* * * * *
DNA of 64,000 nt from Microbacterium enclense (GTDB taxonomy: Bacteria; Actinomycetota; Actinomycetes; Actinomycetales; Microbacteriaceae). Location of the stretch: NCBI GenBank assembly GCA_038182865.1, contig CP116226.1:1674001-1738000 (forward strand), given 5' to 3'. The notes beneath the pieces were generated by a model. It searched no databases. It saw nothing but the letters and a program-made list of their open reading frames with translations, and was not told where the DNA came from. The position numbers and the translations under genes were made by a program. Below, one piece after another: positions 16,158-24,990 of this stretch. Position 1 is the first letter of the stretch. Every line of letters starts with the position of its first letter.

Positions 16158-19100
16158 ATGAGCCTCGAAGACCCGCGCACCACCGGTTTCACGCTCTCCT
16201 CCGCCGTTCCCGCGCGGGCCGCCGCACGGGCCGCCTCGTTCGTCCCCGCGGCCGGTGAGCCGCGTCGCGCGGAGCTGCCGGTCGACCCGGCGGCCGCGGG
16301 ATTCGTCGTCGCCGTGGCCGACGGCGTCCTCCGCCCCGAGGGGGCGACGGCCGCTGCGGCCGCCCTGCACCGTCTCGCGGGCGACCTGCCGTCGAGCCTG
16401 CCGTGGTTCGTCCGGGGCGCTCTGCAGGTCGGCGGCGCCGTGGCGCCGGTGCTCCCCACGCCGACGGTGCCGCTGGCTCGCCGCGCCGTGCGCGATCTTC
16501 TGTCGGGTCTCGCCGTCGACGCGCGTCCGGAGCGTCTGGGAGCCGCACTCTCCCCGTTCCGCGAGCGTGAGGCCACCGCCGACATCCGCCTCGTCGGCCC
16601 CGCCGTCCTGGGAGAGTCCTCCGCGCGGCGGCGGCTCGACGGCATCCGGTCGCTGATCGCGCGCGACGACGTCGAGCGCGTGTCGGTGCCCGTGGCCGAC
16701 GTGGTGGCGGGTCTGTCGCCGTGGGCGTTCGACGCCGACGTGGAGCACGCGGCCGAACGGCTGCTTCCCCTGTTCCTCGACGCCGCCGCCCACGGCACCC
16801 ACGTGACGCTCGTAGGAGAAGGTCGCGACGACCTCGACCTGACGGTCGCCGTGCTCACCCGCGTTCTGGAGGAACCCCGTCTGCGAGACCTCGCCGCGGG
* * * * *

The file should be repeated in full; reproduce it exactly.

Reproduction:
DNA of 64,000 nt from Microbacterium enclense (GTDB taxonomy: Bacteria; Actinomycetota; Actinomycetes; Actinomycetales; Microbacteriaceae). Location of the stretch: NCBI GenBank assembly GCA_038182865.1, contig CP116226.1:1674001-1738000 (forward strand), given 5' to 3'. The notes beneath the pieces were generated by a model. It searched no databases. It saw nothing but the letters and a program-made list of their open reading frames with translations, and was not told where the DNA came from. The position numbers and the translations under genes were made by a program. Below, one piece after another: positions 16,158-24,990 of this stretch. Position 1 is the first letter of the stretch. Every line of letters starts with the position of its first letter.

Positions 16158-19100
16158 ATGAGCCTCGAAGACCCGCGCACCACCGGTTTCACGCTCTCCT
16201 CCGCCGTTCCCGCGCGGGCCGCCGCACGGGCCGCCTCGTTCGTCCCCGCGGCCGGTGAGCCGCGTCGCGCGGAGCTGCCGGTCGACCCGGCGGCCGCGGG
16301 ATTCGTCGTCGCCGTGGCCGACGGCGTCCTCCGCCCCGAGGGGGCGACGGCCGCTGCGGCCGCCCTGCACCGTCTCGCGGGCGACCTGCCGTCGAGCCTG
16401 CCGTGGTTCGTCCGGGGCGCTCTGCAGGTCGGCGGCGCCGTGGCGCCGGTGCTCCCCACGCCGACGGTGCCGCTGGCTCGCCGCGCCGTGCGCGATCTTC
16501 TGTCGGGTCTCGCCGTCGACGCGCGTCCGGAGCGTCTGGGAGCCGCACTCTCCCCGTTCCGCGAGCGTGAGGCCACCGCCGACATCCGCCTCGTCGGCCC
16601 CGCCGTCCTGGGAGAGTCCTCCGCGCGGCGGCGGCTCGACGGCATCCGGTCGCTGATCGCGCGCGACGACGTCGAGCGCGTGTCGGTGCCCGTGGCCGAC
16701 GTGGTGGCGGGTCTGTCGCCGTGGGCGTTCGACGCCGACGTGGAGCACGCGGCCGAACGGCTGCTTCCCCTGTTCCTCGACGCCGCCGCCCACGGCACCC
16801 ACGTGACGCTCGTAGGAGAAGGTCGCGACGACCTCGACCTGACGGTCGCCGTGCTCACCCGCGTTCTGGAGGAACCCCGTCTGCGAGACCTCGCCGCGGG